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The Supreme Court as historian

/ 05:06 AM September 23, 2021

The Constitution mandates that every decision on the merits of the Supreme Court must “state clearly and distinctly the facts and the law on which it is based.” The most important issues facing the nation often involve legal issues, eventually ending up for decision by the Supreme Court. Since these decisions state “the facts and the law,” these decisions record for posterity the history of the nation. These decisions are final and binding on the parties and on the nation. No historical revisionism of any kind can alter or erase these final and binding decisions.

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Last Sept. 21, 2021, the nation marked the 49th anniversary of the declaration of martial law by then President Ferdinand Marcos who abolished Congress and made himself the dictator of the Philippines, ruling the country by decree. The martial law period also saw the plunder of the nation by President Marcos and his cronies. This plunder is established and recorded for posterity in several decisions of the Supreme Court, two of which involve the secret Marcos foreign bank accounts.

First is the landmark 2003 case of Republic v. Sandiganbayan, a unanimous en banc decision of the Supreme Court which forfeited in favor of the Philippine government $658 million in Swiss bank accounts of Ferdinand and Imelda Marcos as ill-gotten wealth. The respondents in this case are the entire Marcos family, composed of Imelda Marcos, Bongbong Marcos, Imee Marcos, and Irene Marcos, who in their pleadings claimed ownership of the $658 million Swiss accounts. The Supreme Court found that “respondents judicially admitted that the money deposited with the Swiss banks belonged to them,” even as the Swiss accounts were in the names of five foreign foundations.

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The Court used as legal basis for the forfeiture Section 2 of Republic Act No. 1379, a 1955 law which expressly states: “Whenever any public officer or employee has acquired during his incumbency an amount of property which is manifestly out of proportion to his salary as such public officer or employee and to his other lawful income and the income from legitimately acquired property, said property shall be presumed prima facie to have been unlawfully acquired.”

The Court found that the “spouses Ferdinand and Imelda Marcos were public officials during the time material to the instant case” and their only lawful source of income were their government salaries. The Court approved the computation by the Solicitor General of all the possible legal income of Ferdinand and Imelda Marcos, and this amounted to only $304,372.43. The Court ruled: “The sum of $304,372.43 should be held as the only known lawful income of respondents since they did not file any Statement of Assets and Liabilities (SAL), as required by law, from which their net worth could be determined.”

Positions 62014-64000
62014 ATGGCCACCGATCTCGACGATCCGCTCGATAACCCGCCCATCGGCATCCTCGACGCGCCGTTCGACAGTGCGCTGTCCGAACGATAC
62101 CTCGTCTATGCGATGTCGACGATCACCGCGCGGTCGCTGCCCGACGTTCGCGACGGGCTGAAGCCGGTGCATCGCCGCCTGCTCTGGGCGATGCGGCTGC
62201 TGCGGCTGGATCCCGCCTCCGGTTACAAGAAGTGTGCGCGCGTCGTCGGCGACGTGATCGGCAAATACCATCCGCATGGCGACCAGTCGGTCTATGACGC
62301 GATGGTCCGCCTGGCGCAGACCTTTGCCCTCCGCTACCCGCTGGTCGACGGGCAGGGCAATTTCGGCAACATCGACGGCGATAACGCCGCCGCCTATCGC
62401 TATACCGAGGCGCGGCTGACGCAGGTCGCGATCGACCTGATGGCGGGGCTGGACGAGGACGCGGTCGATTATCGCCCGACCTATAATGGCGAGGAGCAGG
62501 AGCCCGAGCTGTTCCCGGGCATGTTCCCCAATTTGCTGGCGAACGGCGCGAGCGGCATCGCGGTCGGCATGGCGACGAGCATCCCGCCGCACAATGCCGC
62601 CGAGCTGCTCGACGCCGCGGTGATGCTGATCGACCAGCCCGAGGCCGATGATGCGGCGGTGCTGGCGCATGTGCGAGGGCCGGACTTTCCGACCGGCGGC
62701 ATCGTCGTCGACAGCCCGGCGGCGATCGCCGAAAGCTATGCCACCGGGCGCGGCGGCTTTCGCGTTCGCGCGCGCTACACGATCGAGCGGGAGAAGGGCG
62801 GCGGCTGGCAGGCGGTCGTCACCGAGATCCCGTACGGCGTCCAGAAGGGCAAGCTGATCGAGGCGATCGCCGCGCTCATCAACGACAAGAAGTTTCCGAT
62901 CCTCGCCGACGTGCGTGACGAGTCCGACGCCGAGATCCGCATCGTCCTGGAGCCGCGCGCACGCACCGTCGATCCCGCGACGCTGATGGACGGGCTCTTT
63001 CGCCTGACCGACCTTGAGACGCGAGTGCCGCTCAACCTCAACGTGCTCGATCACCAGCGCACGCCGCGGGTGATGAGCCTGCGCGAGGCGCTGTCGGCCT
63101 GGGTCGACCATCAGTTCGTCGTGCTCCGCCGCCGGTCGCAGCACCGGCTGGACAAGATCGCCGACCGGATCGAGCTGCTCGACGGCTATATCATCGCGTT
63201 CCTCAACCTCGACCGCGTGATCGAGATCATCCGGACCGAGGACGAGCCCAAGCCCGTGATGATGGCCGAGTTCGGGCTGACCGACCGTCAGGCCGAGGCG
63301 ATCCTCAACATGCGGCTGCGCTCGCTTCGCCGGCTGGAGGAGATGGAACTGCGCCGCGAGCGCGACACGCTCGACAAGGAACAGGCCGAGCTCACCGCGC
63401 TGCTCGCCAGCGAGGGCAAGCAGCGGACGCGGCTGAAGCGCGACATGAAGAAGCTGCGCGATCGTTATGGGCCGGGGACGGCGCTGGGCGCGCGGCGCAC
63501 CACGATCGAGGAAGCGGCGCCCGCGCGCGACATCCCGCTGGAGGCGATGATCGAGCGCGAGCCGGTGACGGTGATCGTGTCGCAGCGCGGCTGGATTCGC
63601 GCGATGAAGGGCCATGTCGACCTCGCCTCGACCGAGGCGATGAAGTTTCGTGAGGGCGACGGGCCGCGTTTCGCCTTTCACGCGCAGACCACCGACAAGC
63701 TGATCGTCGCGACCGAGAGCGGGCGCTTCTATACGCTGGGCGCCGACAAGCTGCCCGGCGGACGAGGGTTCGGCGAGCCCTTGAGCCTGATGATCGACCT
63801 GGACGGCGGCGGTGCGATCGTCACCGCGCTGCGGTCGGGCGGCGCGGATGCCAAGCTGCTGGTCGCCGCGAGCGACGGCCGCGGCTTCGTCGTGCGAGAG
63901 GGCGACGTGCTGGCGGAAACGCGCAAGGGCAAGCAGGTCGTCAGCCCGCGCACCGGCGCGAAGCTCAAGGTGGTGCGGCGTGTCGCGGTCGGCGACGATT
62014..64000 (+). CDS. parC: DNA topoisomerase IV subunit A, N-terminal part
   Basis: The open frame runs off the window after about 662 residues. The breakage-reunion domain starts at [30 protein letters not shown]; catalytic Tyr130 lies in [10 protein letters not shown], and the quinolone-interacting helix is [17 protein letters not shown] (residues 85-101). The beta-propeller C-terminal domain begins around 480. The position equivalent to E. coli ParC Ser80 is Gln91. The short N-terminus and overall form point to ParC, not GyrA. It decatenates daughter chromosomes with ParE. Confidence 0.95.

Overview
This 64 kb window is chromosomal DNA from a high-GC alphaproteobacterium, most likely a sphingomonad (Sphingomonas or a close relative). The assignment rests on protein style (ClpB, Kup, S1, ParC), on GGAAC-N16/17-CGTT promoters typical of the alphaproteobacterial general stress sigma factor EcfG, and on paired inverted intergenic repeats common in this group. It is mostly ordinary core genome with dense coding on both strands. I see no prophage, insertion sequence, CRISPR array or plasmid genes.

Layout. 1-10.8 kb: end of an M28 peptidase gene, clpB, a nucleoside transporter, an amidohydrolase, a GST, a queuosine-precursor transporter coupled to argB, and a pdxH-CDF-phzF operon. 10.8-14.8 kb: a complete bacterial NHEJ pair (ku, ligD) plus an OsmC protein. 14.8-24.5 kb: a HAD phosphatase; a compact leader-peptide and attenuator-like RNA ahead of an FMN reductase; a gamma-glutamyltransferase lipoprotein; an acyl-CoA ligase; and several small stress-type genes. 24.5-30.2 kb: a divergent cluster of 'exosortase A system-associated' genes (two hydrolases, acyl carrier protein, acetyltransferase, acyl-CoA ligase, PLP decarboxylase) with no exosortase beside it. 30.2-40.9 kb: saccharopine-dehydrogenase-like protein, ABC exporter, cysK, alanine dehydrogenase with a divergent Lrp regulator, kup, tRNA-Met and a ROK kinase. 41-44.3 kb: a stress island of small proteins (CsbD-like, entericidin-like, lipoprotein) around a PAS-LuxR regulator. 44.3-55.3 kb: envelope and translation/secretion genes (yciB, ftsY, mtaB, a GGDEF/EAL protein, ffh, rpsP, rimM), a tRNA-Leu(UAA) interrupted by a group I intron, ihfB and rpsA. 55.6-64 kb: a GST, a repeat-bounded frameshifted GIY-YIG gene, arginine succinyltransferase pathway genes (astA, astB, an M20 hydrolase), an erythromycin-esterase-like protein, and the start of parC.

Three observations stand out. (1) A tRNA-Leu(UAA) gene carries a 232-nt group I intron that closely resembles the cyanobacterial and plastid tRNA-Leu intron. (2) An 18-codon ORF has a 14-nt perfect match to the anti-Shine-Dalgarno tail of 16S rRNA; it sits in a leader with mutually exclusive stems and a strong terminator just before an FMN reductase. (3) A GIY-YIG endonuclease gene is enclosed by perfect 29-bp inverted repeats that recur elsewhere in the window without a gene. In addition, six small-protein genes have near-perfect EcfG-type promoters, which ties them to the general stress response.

The Court thus forfeited as unlawfully acquired wealth the Swiss accounts, disposing the case as follows: “The Swiss deposits which were transferred to and are now deposited in escrow at the Philippine National Bank in the estimated aggregate amount of US$658,175,373.60 as of January 31, 2002, plus interest, are hereby forfeited in favor of petitioner Republic of the Philippines.”

Second are the 2012 consolidated cases of Marcos Jr. v. Republic and Imelda Marcos v. Republic, which involved the $3,369,975 account of Arelma, Inc., with Merrill Lynch of New York, USA. The Court’s Second Division quoted with approval the Petition for Forfeiture which narrated: “When the Marcos family fled Manila in 1986, they left behind several documents that revealed the existence of secret bank deposits in Switzerland and other financial centers. These papers xxx detailed how ‘Arelma, Inc.’ was established. xxx The latter (Arelma) was to have the same set-up as Maler, one of the five Swiss foundations xxx.” In Marcos Jr. v. Republic, Bongbong Marcos claimed, as one of the heirs of Ferdinand Marcos, ownership of the Arelma deposit. The Court, however, citing the earlier 2003 case of Republic v. Sandiganbayan, ruled that the Arelma deposit was part of the unlawfully acquired wealth of Ferdinand Marcos.

There are other Supreme Court decisions establishing the ill-gotten wealth of Ferdinand Marcos. Those who seek to revise the historical narrative of the Marcos plunder during martial law will run against a formidable wall of authoritative decisions of the Supreme Court which were rendered after the Marcoses were duly heard.

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TAGS: Antonio T. Carpio, Crosscurrents, Ferdinand Marcos, Marcos martial law, Marcoses ill-gotten wealth, Supreme Court
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